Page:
Granville holds up a prosthetic leg belonging to double amputee Army CPT Mark Little (Ret.) before the Tunnel to Towers 5k. Air Force medic and NCO Charla Winters (left) was Earl's nurse in Germany and Lilly Adams of Chevy Chase, Maryland also wait to start the run.  "I took the path of resiliency, I was just happy to be alive, I was the lone U.S military survivor in my Humvee when we hit that road side bomb in Afghanistan. My two comrades, SPC Derek Holland of Wind Gap, Pennsylvania, and Major Scott Haggerty of Still Water, Oklahoma, they were killed instantly. I was lucky just to lose a leg," said Earl Granville.

Granville holds up a prosthetic leg belonging to double amputee Army CPT Mark Little (Ret.) before the Tunnel to Towers 5k. Air Force medic and NCO Charla Winters (left) was Earl's nurse in Germany and Lilly Adams of Chevy Chase, Maryland also wait to start the run.  "I took the path of resiliency, I was just happy to be alive, I was the lone U.S military survivor in my Humvee when we hit that road side bomb in Afghanistan. My two comrades, SPC Derek Holland of Wind Gap, Pennsylvania, and Major Scott Haggerty of Still Water, Oklahoma, they were killed instantly. I was lucky just to lose a leg," said Earl Granville.

 Paramedic Emily Prezzano of Westchester, Ny., had not been to Ground Zero since a week after the September 11th attacks.  It made it a lot easier knowing everything he as gone through and has not given up said Prezzano, running with him helped me get over the fear of being there again.  Earl and Emily run hand in hand on West Street. towards Ground Zero in New York City during the Tunnel to Towers 5k.  Also running with Earl in background are Air Force medic and NCO Charla Winters (center) who was Earl's nurse in Germany and Army CPT Mark Little (left) a double amputee.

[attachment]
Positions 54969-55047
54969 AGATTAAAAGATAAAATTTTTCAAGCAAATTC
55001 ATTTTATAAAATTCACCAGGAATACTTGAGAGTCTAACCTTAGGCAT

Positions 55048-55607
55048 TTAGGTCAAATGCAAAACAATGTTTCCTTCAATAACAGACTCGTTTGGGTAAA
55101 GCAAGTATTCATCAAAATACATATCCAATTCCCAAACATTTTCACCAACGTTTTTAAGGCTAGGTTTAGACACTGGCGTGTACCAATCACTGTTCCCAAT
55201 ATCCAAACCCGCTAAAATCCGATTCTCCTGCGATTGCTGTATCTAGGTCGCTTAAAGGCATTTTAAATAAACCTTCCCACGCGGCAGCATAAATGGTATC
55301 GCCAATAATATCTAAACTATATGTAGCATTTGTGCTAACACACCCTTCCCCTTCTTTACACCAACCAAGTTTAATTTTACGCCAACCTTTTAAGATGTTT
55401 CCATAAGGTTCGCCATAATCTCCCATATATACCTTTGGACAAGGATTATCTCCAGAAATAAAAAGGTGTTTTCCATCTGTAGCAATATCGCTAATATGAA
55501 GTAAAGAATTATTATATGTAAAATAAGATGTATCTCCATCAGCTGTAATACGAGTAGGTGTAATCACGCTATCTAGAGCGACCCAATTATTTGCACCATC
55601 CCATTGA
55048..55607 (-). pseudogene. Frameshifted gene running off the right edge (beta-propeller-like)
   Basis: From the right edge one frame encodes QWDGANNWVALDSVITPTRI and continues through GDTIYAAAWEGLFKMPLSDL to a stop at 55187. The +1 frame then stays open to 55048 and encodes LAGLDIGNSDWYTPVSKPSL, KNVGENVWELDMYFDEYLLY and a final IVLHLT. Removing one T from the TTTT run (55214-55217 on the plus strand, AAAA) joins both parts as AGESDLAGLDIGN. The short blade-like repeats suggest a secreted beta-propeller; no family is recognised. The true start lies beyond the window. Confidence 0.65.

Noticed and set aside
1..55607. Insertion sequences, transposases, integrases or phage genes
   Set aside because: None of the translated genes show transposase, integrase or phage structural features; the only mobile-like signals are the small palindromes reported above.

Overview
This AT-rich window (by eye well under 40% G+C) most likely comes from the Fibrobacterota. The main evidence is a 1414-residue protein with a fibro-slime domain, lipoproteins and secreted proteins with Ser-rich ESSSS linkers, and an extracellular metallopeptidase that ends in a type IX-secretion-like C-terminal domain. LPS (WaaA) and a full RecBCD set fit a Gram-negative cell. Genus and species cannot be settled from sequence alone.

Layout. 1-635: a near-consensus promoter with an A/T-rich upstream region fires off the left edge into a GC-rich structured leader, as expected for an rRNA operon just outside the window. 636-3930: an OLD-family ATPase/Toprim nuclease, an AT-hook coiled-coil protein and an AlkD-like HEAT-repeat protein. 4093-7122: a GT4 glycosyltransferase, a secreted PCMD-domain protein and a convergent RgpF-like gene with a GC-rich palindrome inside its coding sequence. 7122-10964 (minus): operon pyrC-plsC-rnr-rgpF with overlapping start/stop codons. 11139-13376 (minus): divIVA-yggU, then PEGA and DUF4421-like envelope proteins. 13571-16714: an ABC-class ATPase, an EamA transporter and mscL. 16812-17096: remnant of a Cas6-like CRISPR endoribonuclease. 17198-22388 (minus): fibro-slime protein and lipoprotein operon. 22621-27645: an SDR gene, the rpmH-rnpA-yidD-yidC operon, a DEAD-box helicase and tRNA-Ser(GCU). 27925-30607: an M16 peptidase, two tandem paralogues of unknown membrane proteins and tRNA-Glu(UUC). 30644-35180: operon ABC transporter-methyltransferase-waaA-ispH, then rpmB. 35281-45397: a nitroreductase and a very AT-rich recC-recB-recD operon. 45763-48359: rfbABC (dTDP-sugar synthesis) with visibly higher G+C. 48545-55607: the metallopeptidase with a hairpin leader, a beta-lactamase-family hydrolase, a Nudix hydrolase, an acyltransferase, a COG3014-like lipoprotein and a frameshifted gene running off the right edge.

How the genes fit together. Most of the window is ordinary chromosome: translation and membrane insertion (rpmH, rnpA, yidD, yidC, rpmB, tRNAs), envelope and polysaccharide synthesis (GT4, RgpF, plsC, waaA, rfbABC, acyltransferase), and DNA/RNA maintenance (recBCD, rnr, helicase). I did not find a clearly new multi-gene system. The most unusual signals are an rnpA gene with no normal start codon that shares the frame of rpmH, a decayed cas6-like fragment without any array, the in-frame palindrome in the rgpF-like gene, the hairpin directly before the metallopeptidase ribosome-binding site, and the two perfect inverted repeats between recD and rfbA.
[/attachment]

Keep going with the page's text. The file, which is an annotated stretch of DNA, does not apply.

Paramedic Emily Prezzano of Westchester, Ny., had not been to Ground Zero since a week after the September 11th attacks.  It made it a lot easier knowing everything he as gone through and has not given up said Prezzano, running with him helped me get over the fear of being there again.  Earl and Emily run hand in hand on West Street. towards Ground Zero in New York City during the Tunnel to Towers 5k.  Also running with Earl in background are Air Force medic and NCO Charla Winters (center) who was Earl's nurse in Germany and Army CPT Mark Little (left) a double amputee.